We are here to help clear any Archaeological Planning Conditions. Below are the main techniques which may be required on your project:
A desk-based assessment might be required as a first stage in the process of site evaluation. It involves the collation of existing information relating to a particular site. This allows an assessment of archaeological potential and provides guidance on the likely effectiveness of other types of evaluation such as trial trenching or geophysical survey.
The Contour team have enjoyed great success in reducing costs for commercial developers. Geophysics is usually one of the first step in archaeological fieldwork. We use it to create maps of underground features. Where little of interest is discovered, these maps can be used as evidence to inform planning authorities and to reduce the requirement for further archaeological work. Where the geophysics does detect archaeological features, it allows us to characterise the remains so further works can be more accurately targeted and budgeted. This often results in less fieldwork and therefore reduced costs for you.
Geophysical surveys can also be very useful for research groups and enthusiasts. It is often difficult to get permission to dig known sites like ruined abbeys and castles due to the potential damage that might be caused to the remains, but geophysics offers a safe, non-intrusive means of investigation. Where permission to dig has been granted, these will typically be limited very small trenches and geophysics can help target the dig to parts of the site likely to yield the most information.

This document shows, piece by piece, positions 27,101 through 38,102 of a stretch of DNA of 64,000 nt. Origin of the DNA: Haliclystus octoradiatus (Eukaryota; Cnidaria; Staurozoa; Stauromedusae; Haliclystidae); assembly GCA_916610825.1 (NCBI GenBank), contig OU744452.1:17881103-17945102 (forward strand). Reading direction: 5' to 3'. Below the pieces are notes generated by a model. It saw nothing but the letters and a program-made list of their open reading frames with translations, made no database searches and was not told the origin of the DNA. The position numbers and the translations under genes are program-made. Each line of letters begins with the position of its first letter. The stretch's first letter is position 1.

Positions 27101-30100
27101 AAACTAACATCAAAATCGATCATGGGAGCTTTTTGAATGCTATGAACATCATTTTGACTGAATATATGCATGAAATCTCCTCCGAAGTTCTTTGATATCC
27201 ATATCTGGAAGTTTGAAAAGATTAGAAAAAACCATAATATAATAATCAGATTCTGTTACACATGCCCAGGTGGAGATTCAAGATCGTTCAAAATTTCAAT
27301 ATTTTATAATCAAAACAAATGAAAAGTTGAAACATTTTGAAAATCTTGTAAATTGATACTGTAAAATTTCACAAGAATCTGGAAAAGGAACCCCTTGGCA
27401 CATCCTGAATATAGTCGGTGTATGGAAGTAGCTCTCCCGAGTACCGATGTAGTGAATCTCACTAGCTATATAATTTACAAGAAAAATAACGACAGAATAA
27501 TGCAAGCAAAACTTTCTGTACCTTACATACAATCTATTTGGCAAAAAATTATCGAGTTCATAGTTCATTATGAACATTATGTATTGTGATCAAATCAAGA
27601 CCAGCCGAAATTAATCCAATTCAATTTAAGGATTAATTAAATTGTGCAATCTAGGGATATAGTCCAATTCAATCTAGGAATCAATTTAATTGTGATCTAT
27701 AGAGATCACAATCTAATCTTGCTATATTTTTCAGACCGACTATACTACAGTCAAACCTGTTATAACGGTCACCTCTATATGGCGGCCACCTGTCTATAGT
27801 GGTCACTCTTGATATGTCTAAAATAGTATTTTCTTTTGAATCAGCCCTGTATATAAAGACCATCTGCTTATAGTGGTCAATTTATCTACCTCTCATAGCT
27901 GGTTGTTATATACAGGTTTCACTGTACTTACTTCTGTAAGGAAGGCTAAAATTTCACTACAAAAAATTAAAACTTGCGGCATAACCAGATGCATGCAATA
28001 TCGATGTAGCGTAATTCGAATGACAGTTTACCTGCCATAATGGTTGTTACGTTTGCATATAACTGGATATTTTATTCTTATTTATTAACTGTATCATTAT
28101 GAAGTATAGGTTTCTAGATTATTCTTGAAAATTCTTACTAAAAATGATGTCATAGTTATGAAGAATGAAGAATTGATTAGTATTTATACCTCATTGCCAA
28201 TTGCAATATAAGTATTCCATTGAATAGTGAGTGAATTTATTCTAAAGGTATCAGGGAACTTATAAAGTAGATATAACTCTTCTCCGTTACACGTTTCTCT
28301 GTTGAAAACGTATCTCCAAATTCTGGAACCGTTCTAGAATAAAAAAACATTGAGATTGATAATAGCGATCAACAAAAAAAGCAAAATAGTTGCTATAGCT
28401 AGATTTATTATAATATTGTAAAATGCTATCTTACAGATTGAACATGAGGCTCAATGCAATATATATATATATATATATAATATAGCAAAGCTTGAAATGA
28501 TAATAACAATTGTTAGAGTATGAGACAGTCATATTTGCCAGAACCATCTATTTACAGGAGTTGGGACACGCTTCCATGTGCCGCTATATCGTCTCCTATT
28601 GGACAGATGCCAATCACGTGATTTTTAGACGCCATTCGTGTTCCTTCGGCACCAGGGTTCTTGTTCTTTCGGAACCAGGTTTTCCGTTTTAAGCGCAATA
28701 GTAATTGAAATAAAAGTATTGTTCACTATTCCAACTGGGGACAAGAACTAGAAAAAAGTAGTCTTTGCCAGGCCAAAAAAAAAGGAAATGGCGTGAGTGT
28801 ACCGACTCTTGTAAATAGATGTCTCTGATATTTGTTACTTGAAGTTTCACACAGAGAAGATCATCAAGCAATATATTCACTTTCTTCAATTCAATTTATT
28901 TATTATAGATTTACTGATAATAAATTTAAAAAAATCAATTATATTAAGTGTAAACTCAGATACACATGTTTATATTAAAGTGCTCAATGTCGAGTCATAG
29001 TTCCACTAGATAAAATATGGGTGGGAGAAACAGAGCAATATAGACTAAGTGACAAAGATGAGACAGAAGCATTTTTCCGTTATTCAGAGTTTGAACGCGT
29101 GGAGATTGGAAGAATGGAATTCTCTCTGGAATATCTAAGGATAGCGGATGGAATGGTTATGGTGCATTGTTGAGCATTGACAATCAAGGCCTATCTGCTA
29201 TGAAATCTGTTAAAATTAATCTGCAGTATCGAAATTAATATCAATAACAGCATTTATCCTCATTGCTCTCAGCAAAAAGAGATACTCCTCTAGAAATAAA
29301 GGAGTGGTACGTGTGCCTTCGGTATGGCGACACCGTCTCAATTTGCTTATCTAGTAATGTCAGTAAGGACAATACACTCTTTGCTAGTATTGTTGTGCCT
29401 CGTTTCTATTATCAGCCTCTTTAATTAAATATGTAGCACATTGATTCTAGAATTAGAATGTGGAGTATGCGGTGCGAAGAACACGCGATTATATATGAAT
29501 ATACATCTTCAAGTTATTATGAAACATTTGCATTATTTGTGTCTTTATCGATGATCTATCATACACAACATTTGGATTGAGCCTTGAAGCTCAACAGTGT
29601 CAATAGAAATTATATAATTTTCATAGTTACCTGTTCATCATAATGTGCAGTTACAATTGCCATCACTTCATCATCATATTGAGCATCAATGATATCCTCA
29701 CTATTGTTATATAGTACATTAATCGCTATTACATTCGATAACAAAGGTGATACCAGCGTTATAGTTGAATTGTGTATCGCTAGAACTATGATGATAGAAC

Trial Trench Evaluation
Trial trench evaluations provide direct information on the type of remains which might be encountered on a particular site.
Schemes of trial trenching usually commence with the machine excavation (commonly within linear trenches) of topsoil/ploughsoil and any other material regarded as overburden. Any significant remains (pits, ditches, postholes etc.) exposed in the trench will be investigated by hand excavation and recorded.
Historic Building Recording
Proposed alterations to an historic building or buildings may prompt a requirement from a local planning authority, for a programme of Historic Building Recording. The application of archaeological methods to the study of historic buildings can reveal significant evidence relating to past use and development over time.
Whilst we will work with you to reduce or remove any requirements for archaeological works, where significant archaeological remains have been identified by evaluation there may be a requirement to undertake mitigation by excavation. This will consist of the removal of topsoil and subsoil, exposing any archaeological features. Based on the agreed strategy these features will be sectioned and recorded clearing the area of any further archaeological work.
used to identify and map the contours of the ground and existing features on the surface of the earth or slightly above or below the earth's surface (i.e. trees, buildings, streets, walkways, manholes, utility poles, retaining walls, etc.). Such a survey can serve as a base map for the design of a residence or building of some type, or design a road or driveway.
Within archaeology, topographic surveys measure and plot earthworks, such as banks, ditches, mounds and areas of ridge and furrow cultivation, to create a plan of what exists on the ground.